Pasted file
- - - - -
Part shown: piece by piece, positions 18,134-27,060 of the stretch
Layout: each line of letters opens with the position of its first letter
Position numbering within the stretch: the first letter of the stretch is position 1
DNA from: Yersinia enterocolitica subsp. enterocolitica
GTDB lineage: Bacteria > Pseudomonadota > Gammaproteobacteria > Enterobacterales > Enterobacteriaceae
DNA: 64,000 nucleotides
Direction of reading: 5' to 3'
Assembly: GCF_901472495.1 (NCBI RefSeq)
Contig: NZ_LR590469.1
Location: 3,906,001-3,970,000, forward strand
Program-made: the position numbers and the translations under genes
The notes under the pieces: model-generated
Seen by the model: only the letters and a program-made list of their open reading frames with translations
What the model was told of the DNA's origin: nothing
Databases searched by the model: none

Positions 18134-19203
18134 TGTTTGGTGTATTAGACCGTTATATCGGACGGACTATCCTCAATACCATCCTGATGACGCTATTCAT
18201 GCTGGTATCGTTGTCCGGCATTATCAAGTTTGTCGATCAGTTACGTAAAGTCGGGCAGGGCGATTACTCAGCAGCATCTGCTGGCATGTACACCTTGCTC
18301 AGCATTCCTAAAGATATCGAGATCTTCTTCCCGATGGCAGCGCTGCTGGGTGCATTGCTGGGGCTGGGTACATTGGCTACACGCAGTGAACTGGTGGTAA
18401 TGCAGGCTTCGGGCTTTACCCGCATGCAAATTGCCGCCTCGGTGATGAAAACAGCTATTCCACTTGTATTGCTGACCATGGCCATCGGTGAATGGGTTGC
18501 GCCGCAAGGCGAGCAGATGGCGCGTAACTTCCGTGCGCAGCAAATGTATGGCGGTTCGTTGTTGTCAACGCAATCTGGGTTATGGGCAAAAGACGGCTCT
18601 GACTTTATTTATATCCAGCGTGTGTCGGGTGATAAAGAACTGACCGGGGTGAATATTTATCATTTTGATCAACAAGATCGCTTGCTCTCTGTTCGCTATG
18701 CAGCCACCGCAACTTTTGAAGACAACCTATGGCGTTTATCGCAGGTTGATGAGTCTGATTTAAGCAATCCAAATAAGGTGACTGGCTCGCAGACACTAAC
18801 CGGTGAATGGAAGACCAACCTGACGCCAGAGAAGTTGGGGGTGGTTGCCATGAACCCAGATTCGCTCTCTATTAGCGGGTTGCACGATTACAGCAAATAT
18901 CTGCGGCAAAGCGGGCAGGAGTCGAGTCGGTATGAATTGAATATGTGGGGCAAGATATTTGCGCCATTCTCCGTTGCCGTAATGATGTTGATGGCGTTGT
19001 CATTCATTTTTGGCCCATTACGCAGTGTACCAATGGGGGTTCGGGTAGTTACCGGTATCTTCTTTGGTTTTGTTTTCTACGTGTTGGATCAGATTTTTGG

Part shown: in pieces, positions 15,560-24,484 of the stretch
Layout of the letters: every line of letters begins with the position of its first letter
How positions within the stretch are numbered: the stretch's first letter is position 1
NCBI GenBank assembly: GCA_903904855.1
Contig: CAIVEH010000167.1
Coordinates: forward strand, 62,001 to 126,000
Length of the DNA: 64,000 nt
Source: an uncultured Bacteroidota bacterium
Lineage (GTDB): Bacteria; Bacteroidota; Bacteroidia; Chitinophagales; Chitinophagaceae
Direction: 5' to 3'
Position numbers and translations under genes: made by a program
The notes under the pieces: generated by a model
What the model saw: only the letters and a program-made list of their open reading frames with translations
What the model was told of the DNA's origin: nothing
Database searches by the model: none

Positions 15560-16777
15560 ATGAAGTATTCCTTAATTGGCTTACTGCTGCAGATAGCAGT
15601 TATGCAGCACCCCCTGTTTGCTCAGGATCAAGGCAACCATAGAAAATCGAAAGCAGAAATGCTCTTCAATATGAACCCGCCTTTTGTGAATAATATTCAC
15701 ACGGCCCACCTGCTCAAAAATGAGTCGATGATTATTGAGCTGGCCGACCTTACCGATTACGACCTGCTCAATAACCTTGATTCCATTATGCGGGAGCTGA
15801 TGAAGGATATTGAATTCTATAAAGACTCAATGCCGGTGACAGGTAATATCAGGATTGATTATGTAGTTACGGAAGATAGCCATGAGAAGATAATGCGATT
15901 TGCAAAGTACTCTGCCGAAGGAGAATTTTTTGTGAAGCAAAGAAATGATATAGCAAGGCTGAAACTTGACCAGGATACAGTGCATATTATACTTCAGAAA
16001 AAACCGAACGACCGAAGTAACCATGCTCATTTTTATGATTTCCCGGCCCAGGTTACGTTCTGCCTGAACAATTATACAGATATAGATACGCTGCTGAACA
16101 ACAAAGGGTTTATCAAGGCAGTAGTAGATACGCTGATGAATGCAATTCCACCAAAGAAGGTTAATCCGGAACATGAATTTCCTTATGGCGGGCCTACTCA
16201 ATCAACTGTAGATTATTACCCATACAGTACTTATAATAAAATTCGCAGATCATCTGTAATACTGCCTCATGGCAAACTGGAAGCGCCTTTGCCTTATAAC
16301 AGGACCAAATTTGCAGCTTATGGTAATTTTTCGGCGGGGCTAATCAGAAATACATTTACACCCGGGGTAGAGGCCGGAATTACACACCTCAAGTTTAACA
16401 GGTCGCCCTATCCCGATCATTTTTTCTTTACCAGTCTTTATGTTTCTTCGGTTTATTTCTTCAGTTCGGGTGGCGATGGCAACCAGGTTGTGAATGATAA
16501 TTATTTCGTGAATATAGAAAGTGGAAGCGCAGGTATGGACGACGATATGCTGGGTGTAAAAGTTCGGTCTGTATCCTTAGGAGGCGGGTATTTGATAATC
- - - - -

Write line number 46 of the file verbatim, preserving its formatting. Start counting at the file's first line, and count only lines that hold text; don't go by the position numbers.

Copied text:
15801 TGAAGGATATTGAATTCTATAAAGACTCAATGCCGGTGACAGGTAATATCAGGATTGATTATGTAGTTACGGAAGATAGCCATGAGAAGATAATGCGATT